Meet Joanne Acker, one of the people former Rep. Robert K. Dornan accuses of voting twice in the November election that sent him packing.
Acker is a Republican. She voted for Dornan. And she lives with her twin sister, Jeanne, another Dornan supporter.
County records show that the illegal ballot Dornan contends was cast by Joanne was in fact legitimately cast by Jeanne.
"If the Dornan people really wanted to know, they could have called," Joanne Acker said. "Even my mother gets us mixed up sometimes."
So goes much of the evidence of "double voting" presented by Dornan in his case to unseat Rep. Loretta Sanchez (D-Garden Grove.)
In papers filed with Congress, which is weighing his formal challenge to Sanchez's election, Dornan contends to have "documented" 38 cases of "double voters" and another 39 cases of people who he says illegally voted outside their home precincts.
The cases make up part of Dornan's overall contention that he lost to Sanchez by 984 votes last November because of widespread voting fraud.
But interviews with voters and a review of public records suggest that Dornan's contentions of workplace voting and double voting are of little merit.
While The Times found five cases where voters may have cast illicit ballots, the overwhelming majority of the 77 cases cited by Dornan involved either legitimate votes or could not be verified one way or another.
The Times found that among the 38 people Dornan contended voted twice were many people who appeared to have cast legitimate ballots, including:
* Twins with similar names.
* Fathers and sons with nearly identical names.
* Individuals who registered twice, but who voted only once.
Of the 39 people Dornan accused of illegally registering to vote using their business address instead of their home, as state law requires, The Times found:
* People who live at their businesses.
* People who live in apartments sharing the same street numbers as businesses.
* People who share what seems like the same street address as a business--but are actually in a different city.
The Times review found that Dornan submitted misspelled voter names and placed some voters in the wrong cities.
Many of the people whom Dornan accused of voter fraud said they had, in fact, voted for Dornan.
And many of the people interviewed by The Times said they were learning of the contentions for the first time, and that no one from Dornan's office had ever contacted them.
"I voted for Dornan five or six times in the past, and now he's disputing my vote?" asked Larry Rowenhorst of Santa Ana, who Dornan accused of voting from his business. "How asinine can you get?"
Bill Hart, a Dornan attorney who is leading the effort to unseat Sanchez, said he was not surprised by the errors. He said Dornan's camp was eager to make its case against Sanchez and was facing tight deadlines.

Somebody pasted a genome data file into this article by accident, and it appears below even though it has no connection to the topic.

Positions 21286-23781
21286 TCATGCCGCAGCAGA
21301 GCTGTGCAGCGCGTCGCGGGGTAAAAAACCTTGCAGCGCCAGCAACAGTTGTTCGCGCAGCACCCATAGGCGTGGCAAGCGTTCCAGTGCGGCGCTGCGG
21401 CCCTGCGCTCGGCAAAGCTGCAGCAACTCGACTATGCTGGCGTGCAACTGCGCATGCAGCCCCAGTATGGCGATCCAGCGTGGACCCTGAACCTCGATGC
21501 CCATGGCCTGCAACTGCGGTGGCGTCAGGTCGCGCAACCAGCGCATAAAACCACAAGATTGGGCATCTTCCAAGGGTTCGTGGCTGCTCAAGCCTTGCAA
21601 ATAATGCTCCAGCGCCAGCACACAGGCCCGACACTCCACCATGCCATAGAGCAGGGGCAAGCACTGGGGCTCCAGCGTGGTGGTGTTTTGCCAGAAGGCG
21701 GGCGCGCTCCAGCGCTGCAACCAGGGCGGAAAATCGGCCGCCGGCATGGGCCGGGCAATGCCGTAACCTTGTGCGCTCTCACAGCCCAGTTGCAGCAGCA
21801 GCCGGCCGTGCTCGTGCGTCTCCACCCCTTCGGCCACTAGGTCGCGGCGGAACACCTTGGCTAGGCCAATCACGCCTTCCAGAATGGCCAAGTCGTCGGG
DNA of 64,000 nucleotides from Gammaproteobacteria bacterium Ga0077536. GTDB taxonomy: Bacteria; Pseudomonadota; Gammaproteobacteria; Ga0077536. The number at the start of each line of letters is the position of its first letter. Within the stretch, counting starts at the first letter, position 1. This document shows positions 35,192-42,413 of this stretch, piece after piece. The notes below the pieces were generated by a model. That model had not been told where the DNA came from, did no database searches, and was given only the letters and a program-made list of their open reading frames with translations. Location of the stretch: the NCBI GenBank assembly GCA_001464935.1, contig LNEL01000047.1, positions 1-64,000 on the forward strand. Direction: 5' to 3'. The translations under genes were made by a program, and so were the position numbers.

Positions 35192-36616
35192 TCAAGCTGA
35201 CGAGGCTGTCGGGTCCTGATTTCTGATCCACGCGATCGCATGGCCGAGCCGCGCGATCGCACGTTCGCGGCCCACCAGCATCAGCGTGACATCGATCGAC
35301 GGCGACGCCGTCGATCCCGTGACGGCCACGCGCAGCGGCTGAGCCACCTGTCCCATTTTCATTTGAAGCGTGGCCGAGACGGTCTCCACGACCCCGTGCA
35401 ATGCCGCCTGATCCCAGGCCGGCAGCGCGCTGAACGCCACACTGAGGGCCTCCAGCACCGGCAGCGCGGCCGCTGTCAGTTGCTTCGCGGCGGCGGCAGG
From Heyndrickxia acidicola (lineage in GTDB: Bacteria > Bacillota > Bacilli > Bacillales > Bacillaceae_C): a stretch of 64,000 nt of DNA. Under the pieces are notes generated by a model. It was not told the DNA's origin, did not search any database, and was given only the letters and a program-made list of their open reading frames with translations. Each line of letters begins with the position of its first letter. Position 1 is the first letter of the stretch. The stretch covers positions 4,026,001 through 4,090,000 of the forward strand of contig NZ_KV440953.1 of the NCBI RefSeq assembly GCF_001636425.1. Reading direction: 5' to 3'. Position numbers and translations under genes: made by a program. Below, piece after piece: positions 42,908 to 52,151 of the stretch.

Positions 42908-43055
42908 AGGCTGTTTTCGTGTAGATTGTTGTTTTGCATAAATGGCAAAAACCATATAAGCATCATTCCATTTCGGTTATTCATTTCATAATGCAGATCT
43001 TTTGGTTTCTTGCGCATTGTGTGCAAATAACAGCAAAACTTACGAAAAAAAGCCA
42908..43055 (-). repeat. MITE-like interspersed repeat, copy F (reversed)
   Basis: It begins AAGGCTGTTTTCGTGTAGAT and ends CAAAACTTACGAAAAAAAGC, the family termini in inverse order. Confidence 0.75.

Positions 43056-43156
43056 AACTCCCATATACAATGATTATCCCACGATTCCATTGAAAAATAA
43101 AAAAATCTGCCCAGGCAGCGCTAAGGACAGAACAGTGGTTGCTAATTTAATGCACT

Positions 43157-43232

"We were just running data at that point," Hart said of the information his staff submitted to Congress in February. "What you are going to find is that some of the information pans out, and some of it doesn't."
Hart said the Dornan camp was still busy compiling information and would substantiate its contentions of double voting. As for the list of people allegedly voting out of businesses, he said he was less sure.
"It may turn out that there are people who were misidentified," Hart said.
In all, The Times determined that three of the 38 people who Dornan contended voted twice may have cast illicit ballots. Two of those votes were cast by unregistered voters who used the registration of another family member--a father or a son--with the same name.
The third occurred when a woman, thinking that her absentee ballot was invalid, registered and voted a second time.
In all three cases, the people involved said they thought they were voting properly.
In a handful of cases, voters whose signatures appeared twice on voting rosters say they voted only once. In those cases, there was not enough evidence to either refute or corroborate their explanations.
The Times also found that two of the 39 people cited by Dornan registered and voted from their business addresses while living somewhere else. The overwhelming majority of the others appeared to have voted legitimately.
In all, Dornan contends that 1,789 invalid votes were cast--nearly twice Sanchez's winning margin. The bulk of those contentions are difficult to verify, because names and other material, such as immigration records, are either unavailable or incomplete. In other cases, the cases are difficult to verify because Dornan provided little or no evidence to back up his contention.
Dornan's principal contention is that 368 people registered and voted in the 46th Congressional District election before they became citizens. Dornan contends that another 152 people cast illegal ballots because, even though they were citizens by the time they voted, they registered to vote before they had completed the citizenship process.